That's clear as mud now, eh? So this gauge height number may not mean much in absolute terms. Use these as reference points for past observed conditions, in order to understand the current conditions in which you are considering paddling.
 
For example, I know from experience that if the Lake Charlotte gauge says 8 feet, the water level is going to be too low to paddle through the mangrove trees. If it says 11 feet, I'll make it okay. That's a bit of fact that I have in my brain from personally paddling on Lake Charlotte in different conditions. Whether or not the water was actually that many feet deep at the gauge, doesn't really matter. What matters is that it tells me what to expect on the lake, and how navigable the surrounding water is.
 
Some gauges will also have additional information, like water temperature, precipitation, and specific conductance in microsiemens per centimeter. That last one must be mighty important to someone!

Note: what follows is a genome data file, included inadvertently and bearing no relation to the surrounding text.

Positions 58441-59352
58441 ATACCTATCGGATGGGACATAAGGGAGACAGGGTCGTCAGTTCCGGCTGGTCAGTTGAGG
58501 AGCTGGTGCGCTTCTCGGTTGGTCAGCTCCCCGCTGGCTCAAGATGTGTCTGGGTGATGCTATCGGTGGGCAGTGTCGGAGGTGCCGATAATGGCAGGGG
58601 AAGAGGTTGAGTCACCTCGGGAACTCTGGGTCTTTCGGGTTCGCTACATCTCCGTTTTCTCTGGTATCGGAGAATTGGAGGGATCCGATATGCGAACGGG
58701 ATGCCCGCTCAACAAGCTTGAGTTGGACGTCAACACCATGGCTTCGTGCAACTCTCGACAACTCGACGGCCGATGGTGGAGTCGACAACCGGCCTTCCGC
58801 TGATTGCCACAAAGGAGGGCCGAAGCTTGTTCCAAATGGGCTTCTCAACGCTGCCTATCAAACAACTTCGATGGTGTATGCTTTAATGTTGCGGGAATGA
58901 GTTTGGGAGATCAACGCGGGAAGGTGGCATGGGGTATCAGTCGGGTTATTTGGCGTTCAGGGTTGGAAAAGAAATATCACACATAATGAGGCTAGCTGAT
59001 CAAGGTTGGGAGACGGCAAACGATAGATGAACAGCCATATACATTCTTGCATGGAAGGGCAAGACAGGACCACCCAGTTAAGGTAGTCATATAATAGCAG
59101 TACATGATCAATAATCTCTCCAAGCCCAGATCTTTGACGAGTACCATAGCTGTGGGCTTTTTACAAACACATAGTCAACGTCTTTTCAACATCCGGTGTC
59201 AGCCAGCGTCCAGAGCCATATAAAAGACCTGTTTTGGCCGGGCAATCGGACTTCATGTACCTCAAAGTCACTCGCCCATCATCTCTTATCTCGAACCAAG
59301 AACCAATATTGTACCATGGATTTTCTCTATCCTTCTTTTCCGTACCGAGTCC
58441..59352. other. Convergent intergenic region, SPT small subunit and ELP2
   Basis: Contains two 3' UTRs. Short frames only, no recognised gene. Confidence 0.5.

Now that you know how to look at the online water data generated from these magic gauges, let's see what an actual physical water gauge station looks like.
 
 
 
Joe & Ken observe the
Lake Charlotte gauge
 
This gauge is mounted on pillars at the south end of Lake Charlotte, which is about an hour east of Houston near the Trinity River. Most of the gauges contain certain common elements:
  • A large metal box, about 5-feet square and 8-feet high, containing instruments and batteries. These are mounted above the flood stage level, to protect the instruments. Pipes running down to the water to take the readings.
  • A solar panel on top to keep the batteries charged.
  • A dome receiving antennae, to pick-up control commands from a home office.
  • A transmitting antennae, to transmit data to a collection station.
The real-time data is typically recorded at 15-60 minute intervals, stored on site, and then transmitted to USGS offices every 1 to 4 hours, depending on the data relay technique used. Data from the real-time sites are relayed to USGS offices via satellite, telephone, and/or radio and are available for viewing online via the internet within minutes of arrival. Recording and transmission times may be more frequent during critical events, such as hurricanes which may produce flooding.